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Baker Microslide Projector

Designed to project magnified images of microscopical specimens, the Baker microslide projector features a small, horizontal, compound microscope mounted with an electric illumination system on a kidney-shaped iron base. The illustration presented below is based on a photograph and description of the original instrument in Gerard Turner's book entitled The Great Age of the Microscope.

Baker was an English illumination and scientific instrument manufacturing firm that began by creating variants of the whale oil lamp in the late 1800s, and then progressed to constructing freestanding microscope lamps and innovations such as the glass rod lamp. Founded by Charles Baker, the company also sold microscopes and prepared microscope slides. The instrument featured here, created around 1947, is signed "C. Baker London" and is numbered "15468."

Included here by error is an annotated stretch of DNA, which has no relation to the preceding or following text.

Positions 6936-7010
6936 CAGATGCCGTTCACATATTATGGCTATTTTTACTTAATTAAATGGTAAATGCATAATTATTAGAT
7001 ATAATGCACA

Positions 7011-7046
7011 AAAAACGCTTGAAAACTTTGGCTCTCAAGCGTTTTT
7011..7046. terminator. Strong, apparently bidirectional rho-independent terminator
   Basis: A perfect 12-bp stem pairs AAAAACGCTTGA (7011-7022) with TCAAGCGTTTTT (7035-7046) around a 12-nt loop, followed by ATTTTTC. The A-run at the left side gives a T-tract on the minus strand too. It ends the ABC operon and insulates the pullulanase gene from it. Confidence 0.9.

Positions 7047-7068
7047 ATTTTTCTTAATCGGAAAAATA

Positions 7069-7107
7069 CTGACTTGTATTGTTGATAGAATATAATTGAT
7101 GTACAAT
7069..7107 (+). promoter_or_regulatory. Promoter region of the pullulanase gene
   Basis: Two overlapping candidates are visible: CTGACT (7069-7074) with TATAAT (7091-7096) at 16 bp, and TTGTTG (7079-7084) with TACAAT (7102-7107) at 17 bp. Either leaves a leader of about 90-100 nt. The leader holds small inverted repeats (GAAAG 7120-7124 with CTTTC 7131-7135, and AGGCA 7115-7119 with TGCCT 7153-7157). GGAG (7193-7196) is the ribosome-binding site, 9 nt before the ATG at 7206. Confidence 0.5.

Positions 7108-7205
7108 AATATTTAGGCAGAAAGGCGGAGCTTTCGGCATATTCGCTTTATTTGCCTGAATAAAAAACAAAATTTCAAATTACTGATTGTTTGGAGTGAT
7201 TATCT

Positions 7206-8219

The microscope portion of the Baker microslide projector consists of a projection eyepiece, a field lens, an objective, a circular stage with round aperture, a substage condenser, and a diascopic light source. Magnification is controlled by sliding the drawtube of the instrument, which is engraved with numbers corresponding to magnifying powers. Mounted on the base of the projector is a 6-volt, 30-watt transformer used to power the device's lamp, and an iron pillar. A nickel-plated rod inside the iron pillar provides additional support and can be locked into position via a knurled knob. A second, identical microscope, which is mounted in an upright position on a ring-shaped iron base, accompanies this microslide projector in the Royal Microscopical Society collection, though it is not illustrated here, and is used to sort prepared microscope slides.


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